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News posted on Tuesday, 10 January 2017

Australian Vignerons will wind up if support fails to increase
The national advocacy body Australian Vignerons, is in danger of winding up if support fails to increase in coming months. The organisation has written to stakeholders making it clear that unless support is forthcoming the board will have no alternative but to start the wind-up process. Wine Grape Growers Australia (WGGA) was formed more than a decade ago to provide a national voice for Australian grape growers. It has recently undergone a structural reform and change to trading name to ensure its relevance to industry stakeholders. The changes to membership, board and structure proposed in a new constitution received unanimous support when offered to members at the special general meeting in September 2016. However, this support has not been reflected in increased membership outside of South Australia and Western Australia.

Future Leaders 2017 applications now open
Applications for Future Leaders 2017 are now open to those who are ready to step up and be next in leading Australia’s grape and wine community to future prosperity. Over the past decade, Future Leaders, funded by Australian Vignerons, Wine Australia and Winemakers’ Federation of Australia, has helped the Australian wine community prepare for the challenges of tomorrow by building today the capabilities of the next generation of leaders. The 91 Future Leaders alumni include winemakers, grapegrowers and viticulturists, business managers and marketers, suppliers and researchers, who have already demonstrated the strong leadership and vision required to position Australia as a fine wine leader on the global stage.

Winemakers “must be active” to take advantage of FTAs
With Free Trade Agreements (FTA) seeing tariffs on imported wines being cut in many key Asian markets, the Winemakers Federation of Australia has reminded its members that they need to be active in taking advantage. The Federal Government’s Free Trade agenda has seen competitive advantages given to Australian winemakers in Japan, South Korea and China, by reducing and in some cases eliminating existing import tariffs. Last week TheShout reported that the tariff paid on Australian wine imports into China fell to 5.6 per cent, compared to the 14 per cent most other wine imports continue to pay.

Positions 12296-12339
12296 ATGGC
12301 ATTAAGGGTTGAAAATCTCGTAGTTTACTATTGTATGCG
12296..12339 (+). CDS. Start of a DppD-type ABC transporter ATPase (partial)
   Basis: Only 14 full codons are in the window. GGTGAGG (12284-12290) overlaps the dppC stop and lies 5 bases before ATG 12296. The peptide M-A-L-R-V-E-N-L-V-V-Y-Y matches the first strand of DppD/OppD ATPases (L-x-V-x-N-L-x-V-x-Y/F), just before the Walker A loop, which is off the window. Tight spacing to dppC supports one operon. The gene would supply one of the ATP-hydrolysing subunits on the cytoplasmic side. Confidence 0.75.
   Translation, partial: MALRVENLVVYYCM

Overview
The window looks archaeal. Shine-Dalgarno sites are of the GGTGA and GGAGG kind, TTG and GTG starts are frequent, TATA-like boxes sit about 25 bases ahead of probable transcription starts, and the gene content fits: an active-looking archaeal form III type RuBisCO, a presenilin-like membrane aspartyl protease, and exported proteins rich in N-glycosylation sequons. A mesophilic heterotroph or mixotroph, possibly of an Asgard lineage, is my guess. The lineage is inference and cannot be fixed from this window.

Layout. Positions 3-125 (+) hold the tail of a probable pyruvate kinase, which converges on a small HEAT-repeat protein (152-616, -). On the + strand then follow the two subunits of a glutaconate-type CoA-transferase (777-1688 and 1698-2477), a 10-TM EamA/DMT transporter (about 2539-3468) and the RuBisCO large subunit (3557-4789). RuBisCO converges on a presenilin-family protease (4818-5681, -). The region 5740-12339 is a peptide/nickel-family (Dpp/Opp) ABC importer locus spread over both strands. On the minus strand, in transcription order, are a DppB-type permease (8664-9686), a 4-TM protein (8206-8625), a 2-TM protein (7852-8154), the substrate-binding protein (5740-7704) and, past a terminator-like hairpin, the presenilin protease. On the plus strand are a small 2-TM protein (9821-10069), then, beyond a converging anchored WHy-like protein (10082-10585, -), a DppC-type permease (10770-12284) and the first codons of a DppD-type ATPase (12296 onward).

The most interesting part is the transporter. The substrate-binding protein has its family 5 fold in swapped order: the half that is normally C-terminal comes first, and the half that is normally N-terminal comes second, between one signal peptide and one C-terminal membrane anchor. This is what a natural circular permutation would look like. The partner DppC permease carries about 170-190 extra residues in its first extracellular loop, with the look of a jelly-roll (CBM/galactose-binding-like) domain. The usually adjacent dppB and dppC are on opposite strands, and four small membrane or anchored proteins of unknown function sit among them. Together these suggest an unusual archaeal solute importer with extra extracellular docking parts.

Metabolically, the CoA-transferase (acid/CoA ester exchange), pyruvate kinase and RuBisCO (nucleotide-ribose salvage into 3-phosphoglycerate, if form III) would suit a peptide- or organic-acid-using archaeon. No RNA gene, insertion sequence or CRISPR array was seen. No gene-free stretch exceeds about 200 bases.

2016 a good year for alcohol sales
It was a good year for grog sales. Revenue at alcohol giants Treasury Wine Estates and Carlton & United Breweries grew by 19.1 per cent and 15.7 per cent last year. The growth catapulted the two into Australia's top 10 food and drink companies for 2016, as compiled by researchers IBISWorld and trade publication Food & Drink Business. Treasury Wine Estates (whose brands include Penfolds) came in at No. 9, and CUB at No. 10. They were joined in the top 10 by Japanese alcohol giant Kirin, which makes beer brands Hahn, Boag's and XXXX, as well as dairy brands such as Pura.

Beer vs wine: crowds pack breweries and wineries in WA
Visitor numbers are booming in WA’s South West as boutique breweries go head to head with the region’s wineries in a battle of the booze. Some of the biggest crowds packed the region’s breweries and wineries this week, where a tussle of the tipples was being fought. Margaret River Wine Association president Cath Oates said wineries had been doing a roaring trade amid “healthy competition” with brewers. “There is always a bit of friendly rivalry but I think the more diversity we have in the region, the better,” she said. Despite Margaret River’s wine dominance, a swag of new breweries have sprung up in the region, proving popular this week as punters quenched their thirst with a cold craft beer.

John Saker: Up next, Kiwi martinis